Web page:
Celebrating Your Pregnant Body: A Path to Body Neutrality
Being pregnant, especially for the first time, is difficult for many women
If you’re anxious about your pregnant body changing during pregnancy, you’re not alone. A survey reported by the Mental Health Foundation showed that of 1,500 women, 41% of those who had been pregnant felt more negative about their body afterwards. Remember that not only is your body’s appearance changing, so is your entire hormonal profile. We have a post about how your hormones change during pregnancy if you’d like to know more about this!
How body neutrality is different to body positivity
Body positivity and body neutrality are two different approaches to promoting a healthier relationship with one’s body.
While body positivity encourages individuals to love and accept their bodies as they are, irrespective of their size, shape, or appearance, body neutrality, on the other hand, acknowledges that not everyone can instantly love their bodies and doesn’t place as much importance on appearance. Instead, it encourages people to accept their bodies without necessarily having to love them. The focus is on the functionality and feeling of one’s body rather than its aesthetics.
The shift toward body neutrality is driven by the recognition that some individuals find it challenging to reach a point of loving their bodies, especially if they have struggled with body image issues. Moreover, there have been criticisms of body positivity for inadvertently reinforcing beauty standards and appearance-based focus. Each approach has its merits, and individuals can choose the one that resonates!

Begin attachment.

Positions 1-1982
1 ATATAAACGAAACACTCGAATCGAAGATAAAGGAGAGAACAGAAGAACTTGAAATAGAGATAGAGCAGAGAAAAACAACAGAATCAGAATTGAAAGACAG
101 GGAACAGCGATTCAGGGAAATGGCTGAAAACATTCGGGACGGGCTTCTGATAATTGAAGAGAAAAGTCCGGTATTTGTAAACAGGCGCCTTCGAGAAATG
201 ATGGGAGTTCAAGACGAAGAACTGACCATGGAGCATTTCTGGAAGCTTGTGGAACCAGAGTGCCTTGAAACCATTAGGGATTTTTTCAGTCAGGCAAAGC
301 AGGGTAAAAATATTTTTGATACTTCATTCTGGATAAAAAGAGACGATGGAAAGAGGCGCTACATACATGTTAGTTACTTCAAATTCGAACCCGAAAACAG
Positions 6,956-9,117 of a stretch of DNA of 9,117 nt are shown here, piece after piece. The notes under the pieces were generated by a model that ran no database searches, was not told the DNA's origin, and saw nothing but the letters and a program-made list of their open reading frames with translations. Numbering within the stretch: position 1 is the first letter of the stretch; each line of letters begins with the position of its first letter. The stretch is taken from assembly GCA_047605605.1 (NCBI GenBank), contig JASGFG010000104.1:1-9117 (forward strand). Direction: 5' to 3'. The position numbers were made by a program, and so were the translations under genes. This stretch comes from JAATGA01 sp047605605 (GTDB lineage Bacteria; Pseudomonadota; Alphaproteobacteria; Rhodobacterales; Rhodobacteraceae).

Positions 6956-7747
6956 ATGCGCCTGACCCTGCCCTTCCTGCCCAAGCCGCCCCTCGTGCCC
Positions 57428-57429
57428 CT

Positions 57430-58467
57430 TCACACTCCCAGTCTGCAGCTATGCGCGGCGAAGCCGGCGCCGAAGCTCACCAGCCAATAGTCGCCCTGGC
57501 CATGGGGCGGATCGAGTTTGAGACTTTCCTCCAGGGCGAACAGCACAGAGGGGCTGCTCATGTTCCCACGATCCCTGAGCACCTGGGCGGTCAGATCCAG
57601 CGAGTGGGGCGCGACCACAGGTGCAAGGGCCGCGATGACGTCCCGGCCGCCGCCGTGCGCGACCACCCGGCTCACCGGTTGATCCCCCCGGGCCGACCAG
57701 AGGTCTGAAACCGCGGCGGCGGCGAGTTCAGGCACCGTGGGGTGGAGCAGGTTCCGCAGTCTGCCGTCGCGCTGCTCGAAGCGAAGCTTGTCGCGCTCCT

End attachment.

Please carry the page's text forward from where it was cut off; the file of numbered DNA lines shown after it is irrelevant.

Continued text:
How can pregnancy help you achieve body neutrality?
Pregnancy can help you develop body neutrality for yourself by shifting your focus away from appearance-related concerns to a greater emphasis on the health and well-being of both yourself and your baby. Your body’s incredible capabilities, such as adapting to accommodate a growing fetus, can be a source of newfound appreciation for its functional role.
During pregnancy, societal pressure to conform to beauty standards may be greatly alleviated, as these changes are widely accepted. Many people find empowerment in pregnancy as they witness their body’s ability to create and nurture life. The emotional growth and self-reflection that often occur during this time can also shift your focus to the emotional and psychological aspects of parenthood.
Engaging in prenatal care, feeling the baby’s movements, and experiencing childbirth can foster a deep connection to the biological process of pregnancy, further emphasizing the function and purpose of your body.
It’s important to acknowledge that while the experience of body neutrality during pregnancy can vary, pregnancy does provide a unique opportunity to develop a more accepting and appreciative relationship with your body, centered around its rather majectic capabilities.
Shifting your mindset to celebrate your pregnant body
Even though it may be hard, don’t miss this opportunity to celebrate your pregnant body. There are some really effective things you can do to help to get you into the right headspace, and we suggest that if you’re struggling, you start with these.